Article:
The WebRTC connection setup of yesteryear, and largely still today, is something that can drive a nuts and bolts networking-type crazy. It’s a signaling setup that involves multiple back-and-forth communications to put together offers and answers in an attempt to agree on the basics that are needed to set up a communications channel. Just about anything that can be done to simplify this process is an improvement. This is where WHIP and WHEP come into play.

WHIP and WHEP are the WebRTC-HTTP ingest and egress Protocols. The idea? A single call to set up the communications made over HTTPS instead of multiple calls via a WebSocket. Instead of chatting back and forth with offers and answers, the initiating client packages its offer in the request and the response returns with both the answer and the Interactive Connection Exchange (ICE) candidates.

A client wishing to start a publishing session uses WHIP, with emphasis on the “I” for ingest. In the initial connection, the client specifies its Session Description Protocol (SDP) offer in an HTTP POST to the server with which it wants to connect. The server responds with the SDP answer and information about the ICE candidates. Previous to WHIP, this would have required several messages back and forth, adding latency to the connection establishment. Using the provided ICE candidates the publisher attempts to establish a connection with ICE helping this connection traverse Network Address Translation.

Similarly on WHEP, with emphasis on the “E” for egress, the initial exchange happens over a POST. Again the offer and answer SDPs being exchanged in a single call. ICE then helps complete the connection again, in this case for the subscriber.

Red5 Pro is always interested in simplification and decreasing the amount of time it takes to establish a connection. By switching to WHIP and WHEP, connection establishment time is improved and development is simplified by reducing the complexity of the signaling setup to a single call. Additionally, the calls to set up a connection in a Red5 Pro cluster are simplified, allowing for either a single call to the Stream Manager or, in other specialized cases, connection directly to the Origin or Edge without the Stream Manager being involved. The latter opens opportunities to use load balancers of the type typically found in Kubernetes deployments.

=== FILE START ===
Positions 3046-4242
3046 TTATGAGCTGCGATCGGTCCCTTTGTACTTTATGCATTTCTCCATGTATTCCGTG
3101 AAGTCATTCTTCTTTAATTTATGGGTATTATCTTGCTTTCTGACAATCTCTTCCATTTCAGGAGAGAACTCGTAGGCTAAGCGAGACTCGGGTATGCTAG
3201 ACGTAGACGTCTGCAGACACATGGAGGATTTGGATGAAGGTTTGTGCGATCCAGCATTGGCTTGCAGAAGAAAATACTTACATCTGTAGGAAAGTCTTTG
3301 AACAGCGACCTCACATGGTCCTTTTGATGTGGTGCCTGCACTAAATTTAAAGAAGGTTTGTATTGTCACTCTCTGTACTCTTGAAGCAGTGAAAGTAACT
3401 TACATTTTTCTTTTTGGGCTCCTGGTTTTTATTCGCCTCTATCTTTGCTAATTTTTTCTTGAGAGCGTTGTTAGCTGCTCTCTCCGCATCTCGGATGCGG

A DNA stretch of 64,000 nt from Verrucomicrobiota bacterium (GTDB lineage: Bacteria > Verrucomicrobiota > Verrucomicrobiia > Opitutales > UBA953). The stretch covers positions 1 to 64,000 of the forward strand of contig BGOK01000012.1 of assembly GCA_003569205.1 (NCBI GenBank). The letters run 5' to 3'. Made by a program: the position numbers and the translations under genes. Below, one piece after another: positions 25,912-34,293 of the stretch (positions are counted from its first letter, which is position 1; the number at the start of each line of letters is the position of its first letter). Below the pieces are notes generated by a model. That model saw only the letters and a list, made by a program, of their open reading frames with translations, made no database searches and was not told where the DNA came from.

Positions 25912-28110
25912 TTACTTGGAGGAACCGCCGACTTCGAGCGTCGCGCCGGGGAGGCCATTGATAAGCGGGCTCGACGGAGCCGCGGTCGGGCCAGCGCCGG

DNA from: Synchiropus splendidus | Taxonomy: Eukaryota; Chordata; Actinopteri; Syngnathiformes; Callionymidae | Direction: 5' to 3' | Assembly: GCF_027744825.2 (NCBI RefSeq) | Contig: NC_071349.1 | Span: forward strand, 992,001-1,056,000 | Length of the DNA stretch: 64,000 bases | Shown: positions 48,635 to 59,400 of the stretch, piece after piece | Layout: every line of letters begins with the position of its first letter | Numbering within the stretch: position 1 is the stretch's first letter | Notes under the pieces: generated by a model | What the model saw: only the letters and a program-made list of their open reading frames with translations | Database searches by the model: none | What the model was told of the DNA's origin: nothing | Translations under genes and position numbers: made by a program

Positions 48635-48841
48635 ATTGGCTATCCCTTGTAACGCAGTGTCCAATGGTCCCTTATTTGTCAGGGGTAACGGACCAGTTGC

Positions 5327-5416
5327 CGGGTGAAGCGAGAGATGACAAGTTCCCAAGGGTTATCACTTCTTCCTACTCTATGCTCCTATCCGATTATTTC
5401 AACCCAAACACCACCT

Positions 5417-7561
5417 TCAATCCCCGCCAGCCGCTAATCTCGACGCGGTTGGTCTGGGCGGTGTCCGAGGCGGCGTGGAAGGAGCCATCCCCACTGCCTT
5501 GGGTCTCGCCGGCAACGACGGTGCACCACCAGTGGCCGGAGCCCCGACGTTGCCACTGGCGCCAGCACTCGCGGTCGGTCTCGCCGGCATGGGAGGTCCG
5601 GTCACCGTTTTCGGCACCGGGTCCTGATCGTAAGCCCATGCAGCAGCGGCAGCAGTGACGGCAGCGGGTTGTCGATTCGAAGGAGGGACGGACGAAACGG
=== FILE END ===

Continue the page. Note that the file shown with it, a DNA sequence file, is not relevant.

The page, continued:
It's not all roses out there in WHIP/WHEP land. This is a draft specification and, as is often the case with draft and early specifications, no one is doing things exactly the same way. Red5 Pro has been working to support the various encoders and players that offer WHIP and WHEP and, so far, this has required an individual approach for each offering. Once the specification is ratified and more development time has been put in, expectations are that these implementations will become easier.

If you’re interested in learning about how WHIP and WHEP are reducing connection times and what that might mean for your business needs, please let us know. You can reach us at or set up a call with us to discuss your ideas.

In addition to streamlining our product, we like to have a good time. To keep ourselves amused during the development, we’ve been listening to too much Devo and talking to ChatGPT far too often. To that end we encourage you to buy this hat and sing the following song the GPT wrote for your enjoyment:

WHEP it Good!

Twist that WHEP,
Like a pretzel would
Spin it round and round,
WHEP it good!

When a pizza's in the oven,
You must WHEP it
Before the cheese gets overdone,
You must WHEP it

When you're stuck in traffic,
You must WHEP it
Make the other cars look tragic,
WHEP it good!

Goof off,
Jump ahead,
Act the clown,
Don't forget it,
It's all in fun,
So WHEP it,
WHEP it good!

When a fly lands on your nose,
You must WHEP it
Before it drives you insane,
You must WHEP it

No one will survive,
Unless they WHEP it
So come on, let's WHEP it,
WHEP it good!

I say WHEP it,
WHEP it real good!
Let's get silly and WHEP it,
WHEP it good!
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